St. Louis Park coach Ben Wolfe. (Anthony Souffle, Star Tribune)
Saturday morning. Mid-August. Football players awoke inside the St. Louis Park High School gymnasium after an overnight lock-in designed to foster unity. A real team-building lesson, one they would carry through what would become a historic season, waited in the form of four Marines on hand to conduct workouts.
“Half of us didn’t even believe there were even military guys there,” senior quarterback Jonny Sorenson said.
This was no joke. Players ran sprints, crawled on their bellies, hauled 50-pound objects and carried one another on their backs. St. Louis Park coach Ben Wolfe, who arranged the session, called it “real deal, in-your-face training.” The previous week of football practice and conditioning didn’t hurt like this. But growth through pain fueled the Orioles’ rise after decades in the doldrums.
“I’ve had a lot of workouts, and this was the hardest,” senior linebacker Peyton Morrison said. “We had guys who were dead tired but still cheering on teammates, telling them we could all push through this together. That helped put us over the hump in close games. We all believed and trusted each other.”
Move ahead to this week, when St. Louis Park prepares to make its football state tournament debut after its first winning season since 1972. The Orioles (7-3) play Brainerd (8-2) in a Class 5A quarterfinal at 6 p.m. Saturday at St. Cloud State.
Brainerd coach Ron Stolski, in his 56th season coaching high school football, said of St. Louis Park, “I’m happy for them, their staff and their kids. Especially in the metro area, the haves are the haves. So it’s good for our game when a St. Louis Park has success. It emboldens the community.”
Players drew from their military training and learned to perform in clutch situations. They showed promise against Cooper and Benilde-St. Margaret’s but the turning point came in Week 6 against Orono. The visiting Spartans went ahead 14-10 with just 1:45 left. But St. Louis Park responded with a 41-yard touchdown pass from Sorenson to Akili Farris with 1:07 to go. Then Morrison, a game-time decision because of a nagging upper-body injury, ended Orono’s final drive with an interception.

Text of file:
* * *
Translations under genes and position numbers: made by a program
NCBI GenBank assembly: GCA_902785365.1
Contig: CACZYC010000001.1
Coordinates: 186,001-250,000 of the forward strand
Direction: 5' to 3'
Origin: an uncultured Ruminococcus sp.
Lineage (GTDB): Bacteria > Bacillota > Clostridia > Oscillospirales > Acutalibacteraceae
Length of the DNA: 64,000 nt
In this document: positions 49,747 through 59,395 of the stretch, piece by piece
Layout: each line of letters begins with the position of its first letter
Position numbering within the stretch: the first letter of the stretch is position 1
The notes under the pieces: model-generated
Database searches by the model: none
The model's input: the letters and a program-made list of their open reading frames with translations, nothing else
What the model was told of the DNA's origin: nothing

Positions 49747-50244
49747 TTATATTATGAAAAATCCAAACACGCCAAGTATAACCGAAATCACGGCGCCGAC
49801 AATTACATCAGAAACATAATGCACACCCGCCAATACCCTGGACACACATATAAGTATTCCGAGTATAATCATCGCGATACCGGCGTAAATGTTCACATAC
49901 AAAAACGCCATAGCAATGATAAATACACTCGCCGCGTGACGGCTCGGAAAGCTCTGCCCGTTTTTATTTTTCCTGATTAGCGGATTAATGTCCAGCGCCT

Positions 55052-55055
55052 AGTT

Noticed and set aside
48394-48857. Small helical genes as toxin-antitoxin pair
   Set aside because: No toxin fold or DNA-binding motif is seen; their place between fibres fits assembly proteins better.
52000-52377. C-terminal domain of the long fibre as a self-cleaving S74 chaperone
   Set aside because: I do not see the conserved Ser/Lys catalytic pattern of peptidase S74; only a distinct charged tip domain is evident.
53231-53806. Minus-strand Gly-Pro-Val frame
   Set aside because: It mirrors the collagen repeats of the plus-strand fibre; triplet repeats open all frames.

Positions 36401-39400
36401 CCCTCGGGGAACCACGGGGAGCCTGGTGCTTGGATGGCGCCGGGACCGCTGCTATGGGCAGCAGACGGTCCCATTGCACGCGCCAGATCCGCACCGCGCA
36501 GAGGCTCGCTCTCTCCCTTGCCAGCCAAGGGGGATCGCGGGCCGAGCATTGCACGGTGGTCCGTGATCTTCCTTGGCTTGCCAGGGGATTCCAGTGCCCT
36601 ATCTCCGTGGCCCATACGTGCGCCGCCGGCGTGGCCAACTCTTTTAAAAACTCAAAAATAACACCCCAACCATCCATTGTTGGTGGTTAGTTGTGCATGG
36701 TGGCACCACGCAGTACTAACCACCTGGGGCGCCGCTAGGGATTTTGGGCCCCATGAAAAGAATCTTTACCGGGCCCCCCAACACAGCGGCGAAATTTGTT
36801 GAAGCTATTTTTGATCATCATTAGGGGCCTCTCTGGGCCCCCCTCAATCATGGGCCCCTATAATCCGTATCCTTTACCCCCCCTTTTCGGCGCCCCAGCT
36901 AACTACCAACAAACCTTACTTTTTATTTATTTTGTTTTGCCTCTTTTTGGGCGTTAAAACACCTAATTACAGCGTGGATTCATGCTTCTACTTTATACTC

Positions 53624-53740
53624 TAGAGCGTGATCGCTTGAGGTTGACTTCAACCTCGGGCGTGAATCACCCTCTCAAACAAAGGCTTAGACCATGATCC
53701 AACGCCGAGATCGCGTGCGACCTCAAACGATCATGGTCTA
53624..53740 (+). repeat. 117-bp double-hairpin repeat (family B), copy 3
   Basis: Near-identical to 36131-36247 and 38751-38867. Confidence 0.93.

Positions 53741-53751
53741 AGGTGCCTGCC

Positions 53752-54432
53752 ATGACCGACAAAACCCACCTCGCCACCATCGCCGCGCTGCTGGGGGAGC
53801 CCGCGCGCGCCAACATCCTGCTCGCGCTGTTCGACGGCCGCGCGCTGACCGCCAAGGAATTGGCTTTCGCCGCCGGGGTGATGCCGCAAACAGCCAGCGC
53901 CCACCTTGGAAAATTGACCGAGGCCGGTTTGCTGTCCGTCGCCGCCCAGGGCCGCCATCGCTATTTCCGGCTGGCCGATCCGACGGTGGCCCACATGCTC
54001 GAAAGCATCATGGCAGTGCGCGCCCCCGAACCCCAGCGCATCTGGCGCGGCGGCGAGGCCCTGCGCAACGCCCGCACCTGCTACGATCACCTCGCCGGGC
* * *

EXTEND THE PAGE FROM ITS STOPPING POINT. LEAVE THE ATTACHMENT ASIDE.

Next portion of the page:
“Winning that game definitely started a trend for us,” Morrison said.
It was the first win in the Orioles’ current five-game streak, which featured a 10-point, fourth-quarter comeback against Irondale. Skyler Rudelius-Palmer kicked the winning field goal from 28 yards with no time left. Sorenson’s touchdown pass to Semaj Mitchell with 1:37 left in the DeLaSalle game widened the St. Louis Park lead at a critical moment.
The defense made its stand in the section final upset at Cooper. The Hawks scored a late touchdown and tried to win the rematch on a two-point conversion run by Onte Burns. But linebacker Jariel Lopez-Barrera split the guard and tackle and made the initial hit. Morrison arrived next and the defense swarmed to bury Burns short of the goal line.
“Last year we’d be in a close game and get nervous,” senior defensive back Karon Adams said. “This year I see fire in the coaches’ and players’ eyes. We all believe the guy next to me will play hard, and I can believe he’ll do his job so I need to do mine.”
Making program history has meant celebrity status at school. Congratulations and good vibes flowed from teachers and students. Once back on the practice field, however, players took their jobs as seriously as that August day working with Marines.
“This is pretty special,” Sorenson said. “But we’re looking to build on this and continue to make history every week. No one wants to be done, and I don’t think we’ve played our best game yet.”